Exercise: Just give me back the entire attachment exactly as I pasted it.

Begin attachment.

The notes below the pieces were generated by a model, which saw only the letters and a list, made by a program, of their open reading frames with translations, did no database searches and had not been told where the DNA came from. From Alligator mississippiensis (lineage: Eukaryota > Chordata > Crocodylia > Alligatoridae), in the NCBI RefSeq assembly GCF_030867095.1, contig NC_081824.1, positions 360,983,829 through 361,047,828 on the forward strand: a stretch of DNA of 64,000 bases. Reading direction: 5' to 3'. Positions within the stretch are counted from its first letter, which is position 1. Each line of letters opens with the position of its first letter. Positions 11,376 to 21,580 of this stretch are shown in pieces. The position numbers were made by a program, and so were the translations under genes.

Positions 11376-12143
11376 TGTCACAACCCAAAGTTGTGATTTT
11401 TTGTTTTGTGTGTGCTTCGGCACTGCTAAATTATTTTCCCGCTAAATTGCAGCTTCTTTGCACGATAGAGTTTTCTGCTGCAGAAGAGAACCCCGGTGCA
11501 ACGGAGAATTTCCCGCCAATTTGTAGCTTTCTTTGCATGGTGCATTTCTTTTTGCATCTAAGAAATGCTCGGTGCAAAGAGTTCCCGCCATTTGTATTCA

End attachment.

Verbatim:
The notes below the pieces were generated by a model, which saw only the letters and a list, made by a program, of their open reading frames with translations, did no database searches and had not been told where the DNA came from. From Alligator mississippiensis (lineage: Eukaryota > Chordata > Crocodylia > Alligatoridae), in the NCBI RefSeq assembly GCF_030867095.1, contig NC_081824.1, positions 360,983,829 through 361,047,828 on the forward strand: a stretch of DNA of 64,000 bases. Reading direction: 5' to 3'. Positions within the stretch are counted from its first letter, which is position 1. Each line of letters opens with the position of its first letter. Positions 11,376 to 21,580 of this stretch are shown in pieces. The position numbers were made by a program, and so were the translations under genes.

Positions 11376-12143
11376 TGTCACAACCCAAAGTTGTGATTTT
11401 TTGTTTTGTGTGTGCTTCGGCACTGCTAAATTATTTTCCCGCTAAATTGCAGCTTCTTTGCACGATAGAGTTTTCTGCTGCAGAAGAGAACCCCGGTGCA
11501 ACGGAGAATTTCCCGCCAATTTGTAGCTTTCTTTGCATGGTGCATTTCTTTTTGCATCTAAGAAATGCTCGGTGCAAAGAGTTCCCGCCATTTGTATTCA